Thompson: Aside from the film being more popular with audiences, it was also the inspiration for a production in London’s West End.
Caulfield: Yeah. I sent them a sort of best wishes message that I believe was broadcast right before the show. Maybe they’ll bring me back to play the Tab Hunter role. I don’t know. Perhaps I’m too old for even that one?
Thompson: Would you be down for that? I know that there was such demand for that production in London.
Caulfield: Absolutely. I’d be crazy not to. It was called Cool Rider, which was a great title. I’d be down for it if it didn’t detract from the show. My coming on stage suddenly would be a bit of a gimmick, and as long as it didn’t suddenly pull the audience off of the production and the narrative, it could be great. You wouldn’t want people in the audience to suddenly be like, ‘Oh, my God, he played that guy in the movie.’ Everyone would know it if they were big enough fans of the film. The only role I’d stopped short of is playing would be the guy in the bowling alley sequence in Grease 2, where Michelle says she’s going to kiss the next guy who comes through that door, and he’s this really old guy (laughs).
Thompson: What was it like on set. Were people enjoying it? The cast was genuinely eclectic, superb, and directly relevant at that time.
Caulfield: Thank you, yeah. It was a really happening cast. It was a blend of the original Broadway show who had appeared in the film. Some of the chorus boys had done the first one, so they brought that genuine Grease energy. Patricia Birch had choreographed the stage show and the first movie and did a great job. I didn’t realize quite how good a job she’d had done as a director until I saw it on a big screen a few years ago. For a first-time director, she more than did her job.
Thompson: You’ve had three roles that have become part of pop culture, namely Miles Colby in Dynasty and The Colbys, obviously Michael in Grease 2, and Rex Manning in Empire Records. Was a Rex Manning spin-off project ever discussed because audiences latched onto him in a big way?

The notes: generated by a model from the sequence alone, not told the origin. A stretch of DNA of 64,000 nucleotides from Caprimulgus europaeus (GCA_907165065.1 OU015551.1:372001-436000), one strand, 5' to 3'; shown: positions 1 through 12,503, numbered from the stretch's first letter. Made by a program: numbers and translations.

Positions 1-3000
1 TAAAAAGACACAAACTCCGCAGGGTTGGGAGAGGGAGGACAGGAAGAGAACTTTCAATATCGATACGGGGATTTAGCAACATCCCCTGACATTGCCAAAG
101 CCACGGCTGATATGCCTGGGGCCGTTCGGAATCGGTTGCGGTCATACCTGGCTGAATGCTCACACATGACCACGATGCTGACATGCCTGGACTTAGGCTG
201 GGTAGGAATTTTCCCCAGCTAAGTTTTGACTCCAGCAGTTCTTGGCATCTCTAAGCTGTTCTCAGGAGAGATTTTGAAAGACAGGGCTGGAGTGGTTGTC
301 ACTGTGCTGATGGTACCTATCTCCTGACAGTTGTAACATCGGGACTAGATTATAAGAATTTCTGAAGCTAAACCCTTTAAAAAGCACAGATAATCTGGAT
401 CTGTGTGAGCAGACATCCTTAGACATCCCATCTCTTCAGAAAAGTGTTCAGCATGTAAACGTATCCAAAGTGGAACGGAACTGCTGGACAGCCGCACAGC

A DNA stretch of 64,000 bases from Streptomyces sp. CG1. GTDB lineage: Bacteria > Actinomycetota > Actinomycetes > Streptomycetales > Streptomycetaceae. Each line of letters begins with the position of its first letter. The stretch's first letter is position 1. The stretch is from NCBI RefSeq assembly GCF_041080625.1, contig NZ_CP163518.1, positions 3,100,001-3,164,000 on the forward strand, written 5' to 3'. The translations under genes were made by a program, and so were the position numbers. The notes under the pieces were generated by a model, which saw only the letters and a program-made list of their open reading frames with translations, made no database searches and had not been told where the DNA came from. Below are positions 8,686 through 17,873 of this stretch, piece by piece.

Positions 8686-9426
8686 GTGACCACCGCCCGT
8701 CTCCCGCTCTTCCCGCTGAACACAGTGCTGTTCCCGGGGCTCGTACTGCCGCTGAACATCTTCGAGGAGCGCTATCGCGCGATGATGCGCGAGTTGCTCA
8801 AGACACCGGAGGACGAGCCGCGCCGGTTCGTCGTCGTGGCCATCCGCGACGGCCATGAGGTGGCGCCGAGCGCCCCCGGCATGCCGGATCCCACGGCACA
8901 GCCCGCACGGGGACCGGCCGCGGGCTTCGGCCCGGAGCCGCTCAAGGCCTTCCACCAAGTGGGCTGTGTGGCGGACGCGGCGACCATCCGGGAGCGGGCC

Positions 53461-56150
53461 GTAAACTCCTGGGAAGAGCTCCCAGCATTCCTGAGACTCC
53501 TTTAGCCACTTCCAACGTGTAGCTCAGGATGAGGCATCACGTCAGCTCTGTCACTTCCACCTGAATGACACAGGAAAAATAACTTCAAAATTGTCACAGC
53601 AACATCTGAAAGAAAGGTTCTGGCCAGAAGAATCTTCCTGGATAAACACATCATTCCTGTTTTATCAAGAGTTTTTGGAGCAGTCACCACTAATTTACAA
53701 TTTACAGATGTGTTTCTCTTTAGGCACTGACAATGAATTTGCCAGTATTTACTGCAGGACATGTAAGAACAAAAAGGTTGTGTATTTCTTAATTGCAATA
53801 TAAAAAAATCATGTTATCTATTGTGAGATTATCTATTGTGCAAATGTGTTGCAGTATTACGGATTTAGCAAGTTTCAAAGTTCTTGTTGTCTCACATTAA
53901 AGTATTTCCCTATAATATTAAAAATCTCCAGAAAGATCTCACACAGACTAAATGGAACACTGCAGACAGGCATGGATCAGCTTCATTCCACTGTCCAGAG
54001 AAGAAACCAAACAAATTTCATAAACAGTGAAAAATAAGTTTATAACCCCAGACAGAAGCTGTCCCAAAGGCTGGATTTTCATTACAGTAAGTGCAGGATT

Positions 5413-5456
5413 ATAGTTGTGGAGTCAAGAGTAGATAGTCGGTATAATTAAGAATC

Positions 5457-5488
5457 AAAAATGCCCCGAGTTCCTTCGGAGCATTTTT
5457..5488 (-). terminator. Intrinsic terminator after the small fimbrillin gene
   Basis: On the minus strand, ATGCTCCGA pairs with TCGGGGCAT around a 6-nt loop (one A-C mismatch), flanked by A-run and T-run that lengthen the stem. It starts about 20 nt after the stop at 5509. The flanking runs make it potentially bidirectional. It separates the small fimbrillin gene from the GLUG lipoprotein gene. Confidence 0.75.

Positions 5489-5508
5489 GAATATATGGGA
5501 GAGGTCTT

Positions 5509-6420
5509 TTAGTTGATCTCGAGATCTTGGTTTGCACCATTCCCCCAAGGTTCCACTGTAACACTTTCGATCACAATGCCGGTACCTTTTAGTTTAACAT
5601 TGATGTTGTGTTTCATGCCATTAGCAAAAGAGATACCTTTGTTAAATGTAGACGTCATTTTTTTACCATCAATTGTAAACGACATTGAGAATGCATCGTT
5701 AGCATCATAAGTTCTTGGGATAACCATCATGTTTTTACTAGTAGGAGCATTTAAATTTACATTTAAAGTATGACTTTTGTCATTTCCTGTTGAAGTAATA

Caulfield: No, nobody thought about that, but I think, like with Grease 2, that was because the film wasn’t successful. If Empire Records had been a hit, there would have been Empire Records 2, and you could not have made that without bringing Rex Manning back in whatever form. He may have been even more washed up, and his hair had started to fall out. You’d have to have incorporated Rex Manning into it. I’ve heard that they’re making a stage show of that too. Both Empire Records and Grease 2 are prime fodder for becoming stage productions. Many of these revivals or reinterpretations and adaptations of films appear in the West End or on Broadway and become big hits. There’s nothing more fun than touring with a show like that, especially in the UK. I’d done it quite a bit before the pandemic. I went out on several tours like Singin’ In The Rain and Guys and Dolls, I did Chicago in the West End, and there’s nothing more fun than playing those massive Victorian theaters in major cities around Britain.
Thompson: It’s a crying shame that we didn’t get more Empire Records and Rex Manning.
Caulfield: The movie, at the time, disappeared into obscurity, but the target audience did discover it on video, embraced it, and made it theirs. That whole tribal aspect is very gratifying when you suddenly realize the power. It’s like rooting for a small soccer club that has languished at the bottom for 30 years, and then suddenly, you’re playing in the Premier
The Grease 2 40th anniversary Limited-Edition Blu-ray SteelBook is available from Tuesday, June 7, 2022.